It follows from what we have said in earlier chapters that it is not possible to set out here just one ideal way of organizing and laying out reports or papers. The tactics of arrangement and physical layout must be varied according to the task involved and the needs of the audience. If, in this chapter, we tried to discuss the specific tactics of layout to be used in every type of report, paper, or other document, it would require almost a book by itself. So we propose here to discuss the best tactics for organizing and laying out detailed technical reports and papers, such as progress reports, project reports, and research papers. At the end of the chapter, we discuss briefly how the principles we set out here relate to the other tasks that confront you.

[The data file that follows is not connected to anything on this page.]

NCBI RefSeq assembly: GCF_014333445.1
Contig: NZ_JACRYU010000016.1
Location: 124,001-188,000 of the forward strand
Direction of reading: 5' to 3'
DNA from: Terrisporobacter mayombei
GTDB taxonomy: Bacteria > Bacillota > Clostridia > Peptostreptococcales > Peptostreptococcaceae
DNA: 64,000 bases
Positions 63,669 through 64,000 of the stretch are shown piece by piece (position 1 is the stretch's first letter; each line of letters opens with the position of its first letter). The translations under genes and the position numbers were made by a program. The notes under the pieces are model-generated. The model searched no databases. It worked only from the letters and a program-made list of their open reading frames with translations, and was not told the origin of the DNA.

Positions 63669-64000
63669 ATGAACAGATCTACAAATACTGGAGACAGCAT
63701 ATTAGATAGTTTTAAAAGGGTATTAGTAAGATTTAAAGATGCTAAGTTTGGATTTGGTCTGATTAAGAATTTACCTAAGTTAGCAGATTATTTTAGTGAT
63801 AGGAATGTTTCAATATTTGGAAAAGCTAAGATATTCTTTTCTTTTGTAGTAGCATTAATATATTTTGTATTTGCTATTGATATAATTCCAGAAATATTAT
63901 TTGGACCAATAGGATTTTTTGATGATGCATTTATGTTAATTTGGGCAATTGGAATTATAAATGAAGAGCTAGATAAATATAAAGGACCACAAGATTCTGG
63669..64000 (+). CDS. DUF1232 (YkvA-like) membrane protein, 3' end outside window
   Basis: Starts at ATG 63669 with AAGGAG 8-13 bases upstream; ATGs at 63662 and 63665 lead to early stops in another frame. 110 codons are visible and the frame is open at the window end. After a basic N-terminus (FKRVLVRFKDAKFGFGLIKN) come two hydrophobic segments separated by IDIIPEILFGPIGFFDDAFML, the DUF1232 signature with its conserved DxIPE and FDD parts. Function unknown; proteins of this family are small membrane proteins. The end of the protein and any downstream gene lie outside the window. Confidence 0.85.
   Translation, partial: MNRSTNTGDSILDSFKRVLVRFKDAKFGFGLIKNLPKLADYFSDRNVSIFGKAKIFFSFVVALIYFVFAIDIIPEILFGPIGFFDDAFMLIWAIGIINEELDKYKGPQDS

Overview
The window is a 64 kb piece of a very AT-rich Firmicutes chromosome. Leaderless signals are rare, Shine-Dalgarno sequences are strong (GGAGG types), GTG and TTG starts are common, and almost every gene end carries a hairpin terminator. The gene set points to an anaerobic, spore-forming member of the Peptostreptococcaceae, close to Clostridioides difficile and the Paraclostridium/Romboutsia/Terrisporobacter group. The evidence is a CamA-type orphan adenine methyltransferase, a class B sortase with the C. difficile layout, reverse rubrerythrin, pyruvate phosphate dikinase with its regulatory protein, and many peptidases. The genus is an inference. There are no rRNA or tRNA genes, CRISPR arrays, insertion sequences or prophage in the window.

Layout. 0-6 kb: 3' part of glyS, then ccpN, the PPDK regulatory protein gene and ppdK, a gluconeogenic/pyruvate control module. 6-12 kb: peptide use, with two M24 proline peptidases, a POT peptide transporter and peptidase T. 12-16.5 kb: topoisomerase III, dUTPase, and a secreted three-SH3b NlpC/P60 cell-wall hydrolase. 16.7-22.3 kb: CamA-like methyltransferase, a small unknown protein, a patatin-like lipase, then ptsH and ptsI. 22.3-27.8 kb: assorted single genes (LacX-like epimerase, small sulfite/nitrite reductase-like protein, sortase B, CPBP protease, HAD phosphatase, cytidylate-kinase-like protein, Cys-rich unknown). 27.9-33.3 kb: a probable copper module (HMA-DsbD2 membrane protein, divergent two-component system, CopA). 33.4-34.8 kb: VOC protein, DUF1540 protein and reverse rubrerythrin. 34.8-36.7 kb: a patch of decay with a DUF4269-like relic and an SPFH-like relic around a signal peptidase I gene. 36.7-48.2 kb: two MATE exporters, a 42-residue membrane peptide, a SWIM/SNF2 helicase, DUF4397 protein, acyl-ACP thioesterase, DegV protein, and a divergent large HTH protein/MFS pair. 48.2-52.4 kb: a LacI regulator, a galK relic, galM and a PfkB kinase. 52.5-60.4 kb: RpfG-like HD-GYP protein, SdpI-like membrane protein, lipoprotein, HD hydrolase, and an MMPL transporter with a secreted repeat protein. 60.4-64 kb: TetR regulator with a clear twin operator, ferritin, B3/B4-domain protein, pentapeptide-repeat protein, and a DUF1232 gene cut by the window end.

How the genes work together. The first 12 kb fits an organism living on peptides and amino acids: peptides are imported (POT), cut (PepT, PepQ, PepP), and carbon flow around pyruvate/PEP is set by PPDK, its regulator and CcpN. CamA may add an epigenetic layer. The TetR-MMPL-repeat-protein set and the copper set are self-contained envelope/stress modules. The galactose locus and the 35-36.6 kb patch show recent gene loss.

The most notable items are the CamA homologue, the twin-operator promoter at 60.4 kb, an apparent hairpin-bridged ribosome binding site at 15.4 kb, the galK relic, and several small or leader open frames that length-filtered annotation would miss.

The first thing to realize is that your papers begin to produce a response from the readers-begin to work for or against you-as soon as they land on those readers' desks. Indeed, it is possible to argue that reports and papers begin to work for or against their writers even before that. Readers' over-all responses to papers are influenced by the ease with which they can identify the papers they want and retrieve them from libraries or information storage systems.
We begin by emphasizing that there are at least two broad groups of readers to consider; those who have asked for the paper, and those who have not been expecting the paper or report that has arrived.
The first group, who have asked for the report or paper to be sent to them, want to know immediately 'Is this the right paper?'; 'Does it have the information that I wanted?'; 'Should I read it now or later?'.